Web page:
COMMENTARY

A 'Newer' Era of HCV Therapy Begins?

William F. Balistreri, MD

Disclosures

December 16, 2011

Dawning of Another New Era

In an editorial appearing in the New England Journal of Medicine[1] in March of this year, Jensen suggested that a new era of therapy for hepatitis C virus (HCV) infection was dawning with the development of 2 effective protease inhibitors -- telaprevir and boceprevir. These direct-acting antiviral (DAA) agents, used in combination with peginterferon and ribavirin, were shown to be effective in patients infected with HCV genotype 1. Now an even newer era may be on the horizon!

New Compounds, New Hope

Several investigational drug trials were presented at The Liver Meeting 2011 -- the annual meeting of the American Association for the Study of Liver Diseases. Two groups reported the apparently remarkable preliminary results of an investigational agent for the treatment of infection with HCV.[2,3] An interferon-free regimen of PSI-7977 plus ribavirin achieved strikingly high rates of sustained viral response (SVR); this drug offers the potential solution to a long sought after goal -- the ability to delete noisome interferon injections from treatment strategies.

PSI-7977 is a uridine nucleotide analog polymerase inhibitor that is administered orally once daily. This agent has previously demonstrated robust activity in patients infected with HCV genotype 1 when used in combination with pegylated-interferon and ribavirin, and activity when used as a monotherapy has also been reported.

Promising Antiviral Activity

Two phase 2 studies of this investigational compound were presented at The Liver Meeting 2011.

The aim of the first (ELECTRON) trial was to determine the shortest duration of interferon, if any, that was required to achieve SVR when PSI-7977 plus ribavirin are coadministered.[2] Forty treatment-naive, noncirrhotic patients infected with HCV genotype 2 or 3were randomly assigned to receive PSI-7977 400 mg plus ribavirin for 12 weeks -- this was combined with either no interferon or interferon for 4, 8, or 12 weeks. All patients achieved a rapid virologic response (RVR); > 80% had nondetectable HCV RNA at 2 weeks and all patients had undetectable levels at 3 weeks. All patients achieved an end-of-treatment (ETR) response and normalization of alanine aminotransferase levels. No serious adverse events were attributed to PSI-7977, and as expected, safety and tolerability were highest in the interferon-free treatment group. Buoyed by these results, the investigators carried out a small trial of open-label PSI-7977 monotherapy for 12 weeks; the response rates were similar to the combination therapy results.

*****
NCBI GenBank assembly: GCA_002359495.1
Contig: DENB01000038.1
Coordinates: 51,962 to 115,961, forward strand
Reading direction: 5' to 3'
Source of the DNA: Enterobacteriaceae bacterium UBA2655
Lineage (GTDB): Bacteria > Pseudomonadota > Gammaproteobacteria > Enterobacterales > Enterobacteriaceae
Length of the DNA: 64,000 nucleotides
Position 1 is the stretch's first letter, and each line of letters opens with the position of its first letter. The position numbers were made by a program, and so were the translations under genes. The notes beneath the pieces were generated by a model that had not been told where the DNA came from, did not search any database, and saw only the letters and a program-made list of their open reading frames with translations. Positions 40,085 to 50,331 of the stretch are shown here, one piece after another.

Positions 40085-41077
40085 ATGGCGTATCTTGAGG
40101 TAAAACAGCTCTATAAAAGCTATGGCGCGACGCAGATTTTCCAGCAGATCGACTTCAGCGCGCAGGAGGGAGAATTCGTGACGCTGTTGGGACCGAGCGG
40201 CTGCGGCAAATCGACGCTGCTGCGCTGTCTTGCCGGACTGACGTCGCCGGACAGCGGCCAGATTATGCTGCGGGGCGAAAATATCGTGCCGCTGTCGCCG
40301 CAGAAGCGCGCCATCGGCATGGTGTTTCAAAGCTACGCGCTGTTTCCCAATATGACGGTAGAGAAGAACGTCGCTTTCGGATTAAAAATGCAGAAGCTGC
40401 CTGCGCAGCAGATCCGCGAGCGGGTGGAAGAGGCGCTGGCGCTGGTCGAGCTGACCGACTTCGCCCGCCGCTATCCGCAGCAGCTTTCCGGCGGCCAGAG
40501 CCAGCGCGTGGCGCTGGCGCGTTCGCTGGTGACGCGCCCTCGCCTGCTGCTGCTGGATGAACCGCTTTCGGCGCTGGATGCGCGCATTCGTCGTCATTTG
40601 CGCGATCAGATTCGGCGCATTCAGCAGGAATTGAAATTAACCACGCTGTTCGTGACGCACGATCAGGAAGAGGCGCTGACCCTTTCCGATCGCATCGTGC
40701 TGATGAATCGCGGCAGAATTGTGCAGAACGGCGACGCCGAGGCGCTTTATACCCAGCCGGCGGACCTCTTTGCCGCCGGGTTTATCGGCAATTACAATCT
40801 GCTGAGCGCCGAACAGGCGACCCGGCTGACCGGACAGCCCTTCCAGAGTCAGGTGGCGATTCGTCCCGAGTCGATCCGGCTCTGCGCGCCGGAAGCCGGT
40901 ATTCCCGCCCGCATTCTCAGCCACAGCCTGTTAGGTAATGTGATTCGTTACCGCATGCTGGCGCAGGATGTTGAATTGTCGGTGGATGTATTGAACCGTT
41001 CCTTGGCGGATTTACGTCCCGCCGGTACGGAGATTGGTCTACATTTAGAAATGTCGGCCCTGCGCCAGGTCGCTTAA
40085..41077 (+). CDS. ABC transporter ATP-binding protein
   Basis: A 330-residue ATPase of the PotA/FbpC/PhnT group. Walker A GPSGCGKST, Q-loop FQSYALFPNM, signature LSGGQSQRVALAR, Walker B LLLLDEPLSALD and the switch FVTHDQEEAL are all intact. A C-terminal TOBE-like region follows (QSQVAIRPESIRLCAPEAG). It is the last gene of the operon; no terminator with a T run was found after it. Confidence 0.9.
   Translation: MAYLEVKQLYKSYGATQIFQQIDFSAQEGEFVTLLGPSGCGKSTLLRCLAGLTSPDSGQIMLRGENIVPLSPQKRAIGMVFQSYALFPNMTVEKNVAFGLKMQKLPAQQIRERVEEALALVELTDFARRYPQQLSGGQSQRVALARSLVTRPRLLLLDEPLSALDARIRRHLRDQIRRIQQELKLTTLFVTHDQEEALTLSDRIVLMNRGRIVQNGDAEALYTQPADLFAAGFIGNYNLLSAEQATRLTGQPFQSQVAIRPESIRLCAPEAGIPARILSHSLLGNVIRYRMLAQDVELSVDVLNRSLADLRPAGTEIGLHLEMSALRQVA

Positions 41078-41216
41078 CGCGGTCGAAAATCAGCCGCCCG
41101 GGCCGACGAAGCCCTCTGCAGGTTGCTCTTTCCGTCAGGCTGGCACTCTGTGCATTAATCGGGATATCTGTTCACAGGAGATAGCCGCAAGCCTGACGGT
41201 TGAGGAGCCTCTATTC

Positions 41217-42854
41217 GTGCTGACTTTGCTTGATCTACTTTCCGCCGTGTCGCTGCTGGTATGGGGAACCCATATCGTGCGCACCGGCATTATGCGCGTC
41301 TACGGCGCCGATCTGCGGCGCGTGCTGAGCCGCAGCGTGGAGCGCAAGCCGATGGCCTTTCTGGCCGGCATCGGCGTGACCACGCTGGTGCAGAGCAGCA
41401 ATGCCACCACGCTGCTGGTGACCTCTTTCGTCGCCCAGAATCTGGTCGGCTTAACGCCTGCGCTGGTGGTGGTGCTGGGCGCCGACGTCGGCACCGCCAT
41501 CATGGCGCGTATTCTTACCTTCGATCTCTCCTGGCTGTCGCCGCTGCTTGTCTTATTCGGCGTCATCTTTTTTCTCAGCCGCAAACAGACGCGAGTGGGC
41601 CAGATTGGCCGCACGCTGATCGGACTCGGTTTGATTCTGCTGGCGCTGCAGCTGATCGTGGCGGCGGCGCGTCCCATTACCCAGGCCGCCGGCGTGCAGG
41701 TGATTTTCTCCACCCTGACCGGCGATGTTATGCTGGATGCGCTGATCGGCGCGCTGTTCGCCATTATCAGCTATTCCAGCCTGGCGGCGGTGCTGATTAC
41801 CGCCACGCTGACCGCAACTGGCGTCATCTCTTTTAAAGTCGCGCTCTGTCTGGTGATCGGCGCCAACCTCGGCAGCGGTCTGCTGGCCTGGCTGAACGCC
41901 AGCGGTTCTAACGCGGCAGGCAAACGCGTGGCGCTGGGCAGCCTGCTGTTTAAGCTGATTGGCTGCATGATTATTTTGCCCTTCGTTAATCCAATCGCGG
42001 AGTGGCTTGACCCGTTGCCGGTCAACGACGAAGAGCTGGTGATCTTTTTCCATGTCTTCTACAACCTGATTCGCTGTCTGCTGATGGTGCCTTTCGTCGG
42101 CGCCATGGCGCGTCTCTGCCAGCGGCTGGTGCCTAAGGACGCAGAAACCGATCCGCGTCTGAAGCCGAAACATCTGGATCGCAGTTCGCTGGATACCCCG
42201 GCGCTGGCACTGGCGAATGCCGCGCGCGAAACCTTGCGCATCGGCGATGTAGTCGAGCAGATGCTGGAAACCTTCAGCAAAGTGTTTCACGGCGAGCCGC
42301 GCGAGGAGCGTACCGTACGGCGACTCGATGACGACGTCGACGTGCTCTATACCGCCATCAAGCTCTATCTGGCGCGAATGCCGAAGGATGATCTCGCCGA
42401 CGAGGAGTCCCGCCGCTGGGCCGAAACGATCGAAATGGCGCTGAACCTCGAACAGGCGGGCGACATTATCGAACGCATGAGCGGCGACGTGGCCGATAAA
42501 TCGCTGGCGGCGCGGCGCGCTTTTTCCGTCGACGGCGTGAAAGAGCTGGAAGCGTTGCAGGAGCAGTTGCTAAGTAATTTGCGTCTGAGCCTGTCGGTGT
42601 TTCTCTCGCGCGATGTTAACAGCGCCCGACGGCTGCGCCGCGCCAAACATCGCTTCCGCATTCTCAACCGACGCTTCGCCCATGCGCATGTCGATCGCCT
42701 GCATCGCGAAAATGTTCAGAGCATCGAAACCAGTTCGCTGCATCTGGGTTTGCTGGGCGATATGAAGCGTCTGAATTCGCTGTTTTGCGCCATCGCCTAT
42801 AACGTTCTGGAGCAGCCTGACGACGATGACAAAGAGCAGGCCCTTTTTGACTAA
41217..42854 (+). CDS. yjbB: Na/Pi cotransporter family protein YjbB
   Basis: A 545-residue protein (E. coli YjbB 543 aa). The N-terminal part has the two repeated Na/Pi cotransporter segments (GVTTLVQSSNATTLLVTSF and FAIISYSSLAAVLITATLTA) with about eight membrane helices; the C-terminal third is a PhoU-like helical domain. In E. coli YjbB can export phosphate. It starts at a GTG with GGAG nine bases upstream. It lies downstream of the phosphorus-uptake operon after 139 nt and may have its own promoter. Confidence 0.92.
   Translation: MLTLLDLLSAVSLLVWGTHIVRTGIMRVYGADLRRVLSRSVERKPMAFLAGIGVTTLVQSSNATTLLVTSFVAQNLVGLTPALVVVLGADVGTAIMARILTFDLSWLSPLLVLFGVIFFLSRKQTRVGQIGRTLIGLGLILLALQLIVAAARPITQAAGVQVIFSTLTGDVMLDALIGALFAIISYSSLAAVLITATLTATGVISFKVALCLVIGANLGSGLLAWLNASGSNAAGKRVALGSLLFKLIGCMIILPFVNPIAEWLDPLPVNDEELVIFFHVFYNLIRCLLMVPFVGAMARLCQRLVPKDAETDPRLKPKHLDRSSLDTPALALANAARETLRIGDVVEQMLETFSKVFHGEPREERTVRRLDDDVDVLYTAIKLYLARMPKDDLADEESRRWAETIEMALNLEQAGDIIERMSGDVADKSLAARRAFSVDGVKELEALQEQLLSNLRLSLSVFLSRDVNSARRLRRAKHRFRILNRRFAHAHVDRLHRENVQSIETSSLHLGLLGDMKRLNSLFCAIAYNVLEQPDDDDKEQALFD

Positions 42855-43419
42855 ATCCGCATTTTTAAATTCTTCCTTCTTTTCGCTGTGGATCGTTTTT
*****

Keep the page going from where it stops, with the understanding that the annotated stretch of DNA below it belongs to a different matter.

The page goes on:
A similar study (PROTON), a double-blind, placebo-controlled, dose-ranging study of PSI-7977, enrolled 121 treatment-naive patients with HCV genotype 1.[3] Patients were randomly assigned to receive either 12 weeks of interferon/ribavirin plus PSI-7977 (200 mg or 400 mg), or placebo. Duration of therapy was response guided. The control group received the interferon/ribavirin standard combination for 48 weeks. The RVR for the 200 mg and the 400 mg dose was 98%, with an ETR at 24 weeks of 91%. The RVR in the placebo group was 19%, and the ETR was 50%. Of specific note, all patients with the difficult-to-treat interleukin 28B single-nucleotide polymorphism T/T mutation had an RVR -- all became HCV-negative by week 3 and 100% went on to achieve an SVR.

The studies suggest that PSI-7977 exhibits high-potency antiviral activity against a broad range of HCV genotypes and has a high barrier to resistance; the agent reduced the duration of therapy for HCV clearance in half. The impact may be significant -- offering a shorter, interferon-free regimen that is effective even in difficult-to-treat patients. A newer era indeed!

The potent antiviral efficacy in association with a promising safety profile, support the continued exploration of PSI-7977 with abbreviated interferon duration, as monotherapy, or with other DAA in patients with all HCV genotypes. These further studies will hopefully confirm this optimism and document the spectrum of potential adverse effects of this drug.

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